Red River, Chinese Yuan Chiang, Vietnamese Song Hong, chief river of N Vietnam, 730 mi (1,175 km) long, rising in Yunnan prov., S China, and flowing southeast, in deep, narrow gorges, through N Vietnam to form a great delta before entering the Gulf of Tonkin. The river carries a large quantity of silt, rich in iron oxide, that gives it a red color. Northwest of Hanoi the river flows onto the coastal plain and receives the Clear and Black rivers, its chief tributaries. The Red River delta, c.75 mi (120 km) long and 75 mi wide, is the economic center of N Vietnam, whose chief port, Haiphong, is on the delta's north branch. Rice is the principal crop of the river valley; wheat, beans, rapeseed, corn, and subtropical crops are also grown. The Red River has an irregular flow and is subject to flooding, especially during the June–October high water period; dikes and canals protect the delta from floodwaters. A railroad and highway follow the Red River valley, an important transportation route linking China and Vietnam.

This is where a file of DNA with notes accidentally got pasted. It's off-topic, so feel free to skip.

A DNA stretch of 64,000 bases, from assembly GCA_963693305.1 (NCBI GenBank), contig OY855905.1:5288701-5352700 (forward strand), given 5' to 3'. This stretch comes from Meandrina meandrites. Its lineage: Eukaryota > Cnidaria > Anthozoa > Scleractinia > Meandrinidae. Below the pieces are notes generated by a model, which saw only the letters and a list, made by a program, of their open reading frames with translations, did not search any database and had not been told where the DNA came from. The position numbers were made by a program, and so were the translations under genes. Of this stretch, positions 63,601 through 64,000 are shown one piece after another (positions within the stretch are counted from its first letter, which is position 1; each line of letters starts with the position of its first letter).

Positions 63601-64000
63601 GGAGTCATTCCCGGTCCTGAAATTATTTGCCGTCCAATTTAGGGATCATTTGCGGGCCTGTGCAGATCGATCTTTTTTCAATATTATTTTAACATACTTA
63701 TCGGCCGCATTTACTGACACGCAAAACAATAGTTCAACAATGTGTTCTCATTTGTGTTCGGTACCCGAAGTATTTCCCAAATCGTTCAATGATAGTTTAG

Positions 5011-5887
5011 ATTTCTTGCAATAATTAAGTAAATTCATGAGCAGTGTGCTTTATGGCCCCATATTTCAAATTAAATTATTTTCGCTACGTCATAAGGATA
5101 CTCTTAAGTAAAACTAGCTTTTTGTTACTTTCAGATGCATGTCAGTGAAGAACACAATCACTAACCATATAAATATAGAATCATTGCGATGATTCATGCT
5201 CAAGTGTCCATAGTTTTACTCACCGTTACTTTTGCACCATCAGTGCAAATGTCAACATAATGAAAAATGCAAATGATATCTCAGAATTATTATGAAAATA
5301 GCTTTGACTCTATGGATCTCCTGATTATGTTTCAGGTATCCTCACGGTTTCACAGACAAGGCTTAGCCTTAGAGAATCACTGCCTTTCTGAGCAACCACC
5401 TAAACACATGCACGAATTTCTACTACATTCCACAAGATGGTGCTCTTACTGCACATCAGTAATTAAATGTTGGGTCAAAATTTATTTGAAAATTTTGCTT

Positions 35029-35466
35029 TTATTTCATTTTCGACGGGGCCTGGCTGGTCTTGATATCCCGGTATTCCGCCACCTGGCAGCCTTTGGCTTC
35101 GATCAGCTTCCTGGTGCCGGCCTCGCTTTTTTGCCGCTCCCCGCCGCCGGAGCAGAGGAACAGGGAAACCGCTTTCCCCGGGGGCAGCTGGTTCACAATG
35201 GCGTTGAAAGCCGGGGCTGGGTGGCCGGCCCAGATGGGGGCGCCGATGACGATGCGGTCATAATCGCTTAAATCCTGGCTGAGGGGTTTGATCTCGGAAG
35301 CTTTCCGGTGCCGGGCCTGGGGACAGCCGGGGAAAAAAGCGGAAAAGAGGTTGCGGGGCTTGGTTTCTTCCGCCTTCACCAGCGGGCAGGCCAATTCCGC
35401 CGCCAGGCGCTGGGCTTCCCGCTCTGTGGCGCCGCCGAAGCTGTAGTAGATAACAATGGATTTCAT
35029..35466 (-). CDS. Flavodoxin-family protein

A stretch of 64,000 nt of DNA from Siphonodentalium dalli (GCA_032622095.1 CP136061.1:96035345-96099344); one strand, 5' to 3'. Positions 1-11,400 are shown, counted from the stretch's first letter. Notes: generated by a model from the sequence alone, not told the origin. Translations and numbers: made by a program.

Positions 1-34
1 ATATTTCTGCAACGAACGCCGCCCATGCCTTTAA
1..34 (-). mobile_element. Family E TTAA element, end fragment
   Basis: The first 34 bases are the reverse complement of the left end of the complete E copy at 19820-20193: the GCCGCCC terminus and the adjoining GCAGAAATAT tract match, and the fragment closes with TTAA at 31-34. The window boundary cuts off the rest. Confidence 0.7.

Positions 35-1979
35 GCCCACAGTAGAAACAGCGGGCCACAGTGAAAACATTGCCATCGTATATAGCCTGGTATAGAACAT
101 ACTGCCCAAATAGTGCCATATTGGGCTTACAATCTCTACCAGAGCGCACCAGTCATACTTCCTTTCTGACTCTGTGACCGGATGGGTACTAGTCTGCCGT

The Columbia Electronic Encyclopedia, 6th ed. Copyright © 2012, Columbia University Press. All rights reserved.